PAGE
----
William T. Trego: Catalogue Raisonne

The March to Valley Forge, December 16, 1777, 1883

Courtesy of The American Revolution Center

Vital Statistics

Alternate title: Washington Reviewing His Troops at Valley Forge
Oil on canvas, 40 x 72 inches
Signed ll: “W. T. Trego, Phila. 1883”
American Revolution Center

Commentary

In this work Trego was inspired by a passage from Washington Irving’s Life of George Washington: “Sad and dreary was the march to Valley Forge . . .” and this passage was printed in the catalogue for the 1883 exhibition. The painting became the focus of a famous controversy when Trego sued the Pennsylvania Academy after receiving only the third prize in the annual Temple competition, despite the judges’ decision that his painting was the best of those entered. Though Trego ultimately lost the case in the Pennsylvania Supreme Court in 1886, the two years of scandal provided the young artist with excellent publicity for his work. It is sometimes suggested that the young soldier saluting Washington is a portrait of the artist himself, but if Trego intended this, the resemblance is not strong.

To assure a balanced composition on such a large canvas populated with so many figures, Trego utilized various geometrical schemes, including the classical device of the golden section to position key individuals and vignettes for best effect. The horse in the exact center is looking directly at us, a device intended to draw us into the scene. The foreground grouping, which includes Washington and the two figures saluting him on either side, are framed within a space defined by two superimposed golden rectangles measured in from each end of the painting. A pyramid formed by drawing lines from the center top point down to each bottom corner further serves to define the space with Washington and the young soldier saluting him, and it determines the position of a gun which is held exactly parallel to that line. The poignant group of three men at the head of the line of march are in their own space just outside the space defined for the rest of the foreground figures.


Provenance

Purchased from Newman Galleries in Philadelphia, 7 March 1931, by the Valley Forge Historical Society, which held ownership of the painting until the formation of the American Revolution Center, to which ownership was then transferred.

Exhibitions

Philadelphia, 1883: Pennsylvania Academy of the Fine Arts; It was for many years on view at the Washington Memorial Chapel at Valley Forge, then in the Valley Forge National Park Welcome Center until recently.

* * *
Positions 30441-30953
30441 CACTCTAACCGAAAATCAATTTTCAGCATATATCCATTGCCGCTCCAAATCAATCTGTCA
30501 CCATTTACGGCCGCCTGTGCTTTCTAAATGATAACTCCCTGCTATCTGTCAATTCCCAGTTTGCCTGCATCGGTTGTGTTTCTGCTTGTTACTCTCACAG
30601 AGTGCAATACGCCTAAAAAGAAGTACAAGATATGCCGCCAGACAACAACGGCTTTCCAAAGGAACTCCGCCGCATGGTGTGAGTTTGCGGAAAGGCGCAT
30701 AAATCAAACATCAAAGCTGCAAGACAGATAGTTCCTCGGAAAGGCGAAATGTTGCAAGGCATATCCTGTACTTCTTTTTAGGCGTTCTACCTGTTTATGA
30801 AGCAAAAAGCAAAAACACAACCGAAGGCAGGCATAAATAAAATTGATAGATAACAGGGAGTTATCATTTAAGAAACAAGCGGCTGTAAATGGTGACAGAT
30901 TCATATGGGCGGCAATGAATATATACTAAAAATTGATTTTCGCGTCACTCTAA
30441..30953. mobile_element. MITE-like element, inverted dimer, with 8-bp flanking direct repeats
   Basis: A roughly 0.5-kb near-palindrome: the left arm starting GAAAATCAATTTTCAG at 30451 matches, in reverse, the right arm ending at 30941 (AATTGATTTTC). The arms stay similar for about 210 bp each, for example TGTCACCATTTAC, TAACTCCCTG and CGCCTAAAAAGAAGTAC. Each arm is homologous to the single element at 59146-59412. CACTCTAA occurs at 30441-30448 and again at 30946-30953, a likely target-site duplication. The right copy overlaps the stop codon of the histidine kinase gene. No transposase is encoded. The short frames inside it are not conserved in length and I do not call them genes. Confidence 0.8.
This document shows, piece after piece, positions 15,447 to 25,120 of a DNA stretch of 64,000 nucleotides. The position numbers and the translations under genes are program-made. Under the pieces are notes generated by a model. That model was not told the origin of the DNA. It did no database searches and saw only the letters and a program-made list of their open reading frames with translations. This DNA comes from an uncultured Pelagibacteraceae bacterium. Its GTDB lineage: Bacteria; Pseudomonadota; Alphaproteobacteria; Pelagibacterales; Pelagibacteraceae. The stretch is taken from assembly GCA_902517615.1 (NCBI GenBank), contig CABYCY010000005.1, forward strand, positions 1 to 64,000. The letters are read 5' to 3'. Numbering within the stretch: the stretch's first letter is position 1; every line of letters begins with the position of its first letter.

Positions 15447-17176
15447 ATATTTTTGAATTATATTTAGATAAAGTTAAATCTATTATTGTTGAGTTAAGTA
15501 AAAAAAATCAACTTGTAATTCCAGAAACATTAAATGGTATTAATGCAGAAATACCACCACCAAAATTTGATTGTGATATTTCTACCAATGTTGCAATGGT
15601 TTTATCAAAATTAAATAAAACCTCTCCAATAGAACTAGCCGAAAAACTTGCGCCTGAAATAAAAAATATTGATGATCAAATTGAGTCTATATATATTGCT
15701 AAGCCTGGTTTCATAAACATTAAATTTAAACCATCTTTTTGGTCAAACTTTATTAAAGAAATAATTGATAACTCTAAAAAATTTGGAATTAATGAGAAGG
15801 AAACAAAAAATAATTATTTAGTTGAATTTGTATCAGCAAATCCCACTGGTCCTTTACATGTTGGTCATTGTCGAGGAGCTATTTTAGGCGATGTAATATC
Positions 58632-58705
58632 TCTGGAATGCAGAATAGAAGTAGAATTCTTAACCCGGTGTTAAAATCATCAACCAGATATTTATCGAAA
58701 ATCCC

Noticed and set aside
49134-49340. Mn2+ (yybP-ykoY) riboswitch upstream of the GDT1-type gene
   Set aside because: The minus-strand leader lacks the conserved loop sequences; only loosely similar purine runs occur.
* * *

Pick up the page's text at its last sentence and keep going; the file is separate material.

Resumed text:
Doylestown, Pennsylvania, James A. Michener Art Museum, June 3-Oct 2, 2011: "So Bravely and So Well: The Life and Art of William T. Trego."

Reproductions

As one of the iconic images of the American Revolution and the most popular of Trego’s works, the painting has been reproduced too many times and in too many ways to enumerate. A public domain image has been in use since at least 1923. Walter B. Newman of Newman Galleries in Philadelphia registered a copyright for the image he called “Washington Reviewing His Troops at Valley Forge,” on 1 June 1932. He misstated the artist’s middle initial as an “L” (Catalog of Copyright Entries, part 4 [Library of Congress, 1933]). The painting has been used to illustrate numerous history books and has often appeared on the covers of monographs about the revolution—Walter Havinghurst, Exploring Literature, 1968; Stacy A. Swigart, Valley Forge, 2002; Stacia Deutsch, Rhody Cohon, Guy Francis, Washington’s War, 2007; John W. Jackson, Valley Forge: Pinnacle of Courage, 1996; John Ferling, Almost a Miracle: The American Victory in the War of Independence, 2007—to name just a few. Prints of varying size and quality have been commercially available in abundance for some time. It was famously reproduced as a group of U.S. postage stamps in 1976 during the bicentennial celebration of the American Revolution.

Reference

Illustrated Catalogue, 54th annual Exhibition, October 29th to December 8th, 1883 (PAFA: 1883).

Condition

The painting was conserved and cleaned in 2011 by Barbara Ventresco, and is now in excellent condition.



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James A. Michener Art Museum William T. Trego Catalogue Raisonne